“I have found for spenders that it’s best to set up their own savings account where they can’t just write a check if they walk into the store and see something they have to have on an impulse,” he says.
Cheng agrees that earmarking separate accounts for fun money is an important part of keeping the peace.
“By having that account and knowing there’s a certain amount of money every month that you can do whatever you want with without having to be accountable, that keeps them engaged in the process,” she says. “If you know you can have a little bit of fun in the short term, that makes saving for future goals that much more palatable.”
Often, Cohn notes, money trouble stems from the fact that one spouse manages all the bills while the other turns a blind eye.
“The person doing Quicken has their finger on the pulse of their finances, they pays attention to every dime and they know how much is there and how much is being spent,” he says. “The other person isn’t even aware of how close they are cutting things in terms of their spending.”
An easy remedy is to involve your spendthrift spouse in the bill paying process.
“It’s still usually best to have one person doing the journal entries and paying the bills but you need to open up the books together, sit down to discuss your budget regularly and bring some transparency to allow the ‘spender’ to see for themselves that if he or she keeps spending like this you won’t be able to meet your common goals,” says Cohn, who holds a doctorate degree in clinical psychology and a master’s degree in finance.
Those long-term financial goals may include college funds for the kids, retirement savings or a new addition to the house. The important thing is that you set those goals together.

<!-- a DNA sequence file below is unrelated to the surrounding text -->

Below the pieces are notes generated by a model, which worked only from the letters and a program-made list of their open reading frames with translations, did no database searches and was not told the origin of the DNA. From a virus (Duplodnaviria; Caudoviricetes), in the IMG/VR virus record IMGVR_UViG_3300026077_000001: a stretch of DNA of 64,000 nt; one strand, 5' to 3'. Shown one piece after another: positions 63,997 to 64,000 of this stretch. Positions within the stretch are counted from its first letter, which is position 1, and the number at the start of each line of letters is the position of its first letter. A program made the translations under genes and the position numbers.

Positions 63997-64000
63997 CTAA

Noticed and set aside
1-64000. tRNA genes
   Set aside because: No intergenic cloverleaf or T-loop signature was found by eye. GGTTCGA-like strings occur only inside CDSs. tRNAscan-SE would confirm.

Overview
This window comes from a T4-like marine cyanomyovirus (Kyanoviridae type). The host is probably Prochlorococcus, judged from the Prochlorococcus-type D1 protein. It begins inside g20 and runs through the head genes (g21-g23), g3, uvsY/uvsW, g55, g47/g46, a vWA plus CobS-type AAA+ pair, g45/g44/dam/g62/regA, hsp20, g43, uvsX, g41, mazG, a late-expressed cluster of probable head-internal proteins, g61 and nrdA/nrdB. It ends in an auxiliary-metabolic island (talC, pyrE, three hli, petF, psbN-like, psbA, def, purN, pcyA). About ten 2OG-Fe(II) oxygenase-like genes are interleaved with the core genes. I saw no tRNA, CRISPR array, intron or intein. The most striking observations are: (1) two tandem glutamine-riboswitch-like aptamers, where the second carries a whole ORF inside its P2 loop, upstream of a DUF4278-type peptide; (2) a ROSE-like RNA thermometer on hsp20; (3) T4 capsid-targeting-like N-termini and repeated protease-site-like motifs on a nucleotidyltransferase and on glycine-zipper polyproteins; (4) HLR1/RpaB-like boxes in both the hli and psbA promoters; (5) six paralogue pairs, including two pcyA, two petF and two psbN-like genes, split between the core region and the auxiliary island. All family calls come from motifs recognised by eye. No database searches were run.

Set Boundaries, Create Structure
Obviously, different rules apply if your spouse is spending your family into the poorhouse.
First off, set some boundaries.
Cheng suggests both parties direct deposit all of their income into a single account, managed by the more disciplined spouse.
The saver should then dole out a monthly allowance for discretionary expenses to the spender, giving them a chance to flex their money management muscles.
It helps, too, for both parties to put credit cards on hold for daily expenses and move to an all cash system, which gives the spender a greater appreciation for how much they’re spending.
“Yes, it may seem like one spouse is giving up control, but if the spender sees that their debt is going down, as is the tension in their relationship, their relationship with the saver will be more harmonious over time,” says Cheng.
You and your spouse should also keep a log of daily expenses (or simply save receipts), fully disclose all expenses to each other and develop a spending plan or budget.
Once the spender learns to live on a budget, the saver can reinstate the “you, me, we” system of having one joint and two separate checking accounts.
“I had a couple that I worked with recently and that system worked great,” says Archuleta.
While your spouse may be your ideal mate in many ways, it doesn’t mean you share their spending philosophy.
By setting mutual goals, sharing responsibility for the household finances, and communicating effectively, however, it doesn’t have to end your happily ever after.
“If you are willing to do the work and do what it’s really going to take to [find that middle ground], which is different for every couple, I think any marriage can be saved,” says Archuleta.